The Honors College will accept Honors 3260 course proposals for the 2020-2021 academic year starting in the fall of 2019. Please contact Associate Dean Sarah Cook with any questions at email@example.com.
This course is intended to provide Honors students with the opportunity to explore a compelling scholarly topic or question from an interdisciplinary perspective. Honors seminars are led by a faculty member, but frequently include guests from other disciplines and professions in the Atlanta community. Seminars should foster critical thinking and writing, and should inspire deep discussion among students and the faculty member. The theme of the course may grow out of the faculty member’s research interests, but the course content and requirements need to be accessible and achievable, respectively, to students across majors. We encourage proposals that relate broadly to the university’s strategic focus on complex challenges in cities and global perspective.
- Honors 3260 seminars meet for 2.5 hours (either once or twice a week), for three hours of elective credit.
- Classes are limited to 15 or fewer students; grading is by letter
- Seminars are defined by shared responsibility and active participation; thus, attendance and active participation should account for a significant portion of the final grade.
- Seminar-style learning spaces available in the Honors College for all Honors 3260 sections.
- Funding available for course activities (dependent on available budget).
Course requirements should demonstrate growth in knowledge and critical thinking through writing and oral discussion or presentation. Requirements should be creative and allow students to explore the seminar topic through various methods. Small group projects tend to work very effectively in these seminars and class time can be devoted to group work. For example, groups could use the first 30 minutes of class time to meet and report their progress to the full class, and set goals to accomplish within the next week. Small group projects can be defined by students, within parameters, and can span the semester.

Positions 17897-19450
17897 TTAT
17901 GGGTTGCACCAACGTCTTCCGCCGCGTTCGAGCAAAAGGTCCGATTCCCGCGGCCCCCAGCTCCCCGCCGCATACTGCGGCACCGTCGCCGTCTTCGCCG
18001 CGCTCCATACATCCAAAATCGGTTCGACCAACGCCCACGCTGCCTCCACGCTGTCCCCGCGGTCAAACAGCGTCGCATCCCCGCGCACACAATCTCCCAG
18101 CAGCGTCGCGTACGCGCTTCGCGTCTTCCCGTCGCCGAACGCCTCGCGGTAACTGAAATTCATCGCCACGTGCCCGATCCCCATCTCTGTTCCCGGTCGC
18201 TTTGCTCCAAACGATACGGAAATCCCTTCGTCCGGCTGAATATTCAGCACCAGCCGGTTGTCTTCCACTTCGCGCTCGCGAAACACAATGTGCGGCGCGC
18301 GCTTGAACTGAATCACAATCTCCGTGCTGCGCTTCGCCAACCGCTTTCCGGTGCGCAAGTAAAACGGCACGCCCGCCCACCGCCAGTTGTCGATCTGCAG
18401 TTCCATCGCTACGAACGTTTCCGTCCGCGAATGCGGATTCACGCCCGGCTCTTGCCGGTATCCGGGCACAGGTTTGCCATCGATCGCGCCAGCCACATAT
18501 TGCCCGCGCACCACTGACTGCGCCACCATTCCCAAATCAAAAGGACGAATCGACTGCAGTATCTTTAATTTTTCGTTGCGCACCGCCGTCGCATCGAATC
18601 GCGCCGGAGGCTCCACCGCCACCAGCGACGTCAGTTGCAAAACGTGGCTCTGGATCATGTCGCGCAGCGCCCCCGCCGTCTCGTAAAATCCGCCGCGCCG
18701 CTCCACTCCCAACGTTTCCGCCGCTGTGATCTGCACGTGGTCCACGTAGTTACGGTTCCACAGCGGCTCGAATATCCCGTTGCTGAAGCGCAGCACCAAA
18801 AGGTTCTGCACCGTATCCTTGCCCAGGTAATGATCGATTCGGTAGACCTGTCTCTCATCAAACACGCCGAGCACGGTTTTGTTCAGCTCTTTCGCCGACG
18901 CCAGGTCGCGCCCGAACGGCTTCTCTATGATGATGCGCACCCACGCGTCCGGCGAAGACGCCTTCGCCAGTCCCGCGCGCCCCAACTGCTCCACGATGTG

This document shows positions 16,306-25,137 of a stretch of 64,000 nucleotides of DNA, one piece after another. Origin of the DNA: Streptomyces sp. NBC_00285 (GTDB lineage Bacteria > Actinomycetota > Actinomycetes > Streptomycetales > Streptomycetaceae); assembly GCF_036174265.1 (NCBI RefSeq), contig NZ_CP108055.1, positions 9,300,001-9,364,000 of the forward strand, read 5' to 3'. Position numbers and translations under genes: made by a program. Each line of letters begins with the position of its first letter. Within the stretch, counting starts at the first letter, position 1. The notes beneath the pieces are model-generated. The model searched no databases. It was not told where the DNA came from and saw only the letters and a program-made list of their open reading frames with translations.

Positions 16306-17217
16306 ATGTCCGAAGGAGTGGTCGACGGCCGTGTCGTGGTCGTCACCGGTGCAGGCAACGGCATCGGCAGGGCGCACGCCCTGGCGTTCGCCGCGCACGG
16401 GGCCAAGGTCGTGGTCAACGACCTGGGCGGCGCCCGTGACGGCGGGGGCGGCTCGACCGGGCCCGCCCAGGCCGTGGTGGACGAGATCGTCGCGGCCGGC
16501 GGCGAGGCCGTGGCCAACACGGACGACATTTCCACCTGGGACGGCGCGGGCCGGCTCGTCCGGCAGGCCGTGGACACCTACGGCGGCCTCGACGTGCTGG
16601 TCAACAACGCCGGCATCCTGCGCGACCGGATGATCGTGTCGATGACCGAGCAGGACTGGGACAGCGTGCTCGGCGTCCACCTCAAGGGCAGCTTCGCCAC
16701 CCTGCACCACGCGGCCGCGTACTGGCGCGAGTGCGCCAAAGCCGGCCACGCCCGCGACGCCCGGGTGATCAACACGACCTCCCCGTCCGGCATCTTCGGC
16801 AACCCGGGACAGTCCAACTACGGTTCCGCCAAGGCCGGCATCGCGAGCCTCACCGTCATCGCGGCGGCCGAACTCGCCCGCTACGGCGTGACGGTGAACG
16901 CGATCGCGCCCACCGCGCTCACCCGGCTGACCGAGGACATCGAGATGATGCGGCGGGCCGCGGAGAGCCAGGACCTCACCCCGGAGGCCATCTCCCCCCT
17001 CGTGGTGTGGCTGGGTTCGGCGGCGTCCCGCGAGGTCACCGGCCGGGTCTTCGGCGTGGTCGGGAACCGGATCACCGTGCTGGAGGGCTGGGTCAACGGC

Other requirements should ask students to demonstrate learning through creative, non-traditional ways. We discourage proposals for courses that include traditional end of semester research papers or examinations unless the faculty member has had past success with these forms of assessment in this seminar. Instead, we encourage proposals that use individual or small group work that builds collaboration skills, etc., along with writing and presentations.
Some examples of non-traditional ways of assessment are an end of the semester class presentation, a book club embedded within the course, and small group projects that span the semester. For example, several courses have had tremendous success with an end of the semester class presentation, often attended by others in the university community or from the larger Atlanta community. These presentations work particularly well when members of the audience have been class guests. One seminar used a book club format, where small groups each read a different text, then presented their analysis of the text. This strategy exposed students to more content than could otherwise be accomplished, and the presentations enticed most students to read at least one of the other texts in full. Another example is an assignment where students research a psychologist who has not been recognized commensurate with her accomplishments. Students must use original source material to write a compelling memo to a publishing house to material on the psychologist in their next introductory to psychology text. They must specify where and how the information would be incorporated. Any writing assignments should include the opportunity for revision. Students may be from diverse backgrounds, the opportunity for revision provides students unfamiliar with another discipline’s conventions important feedback.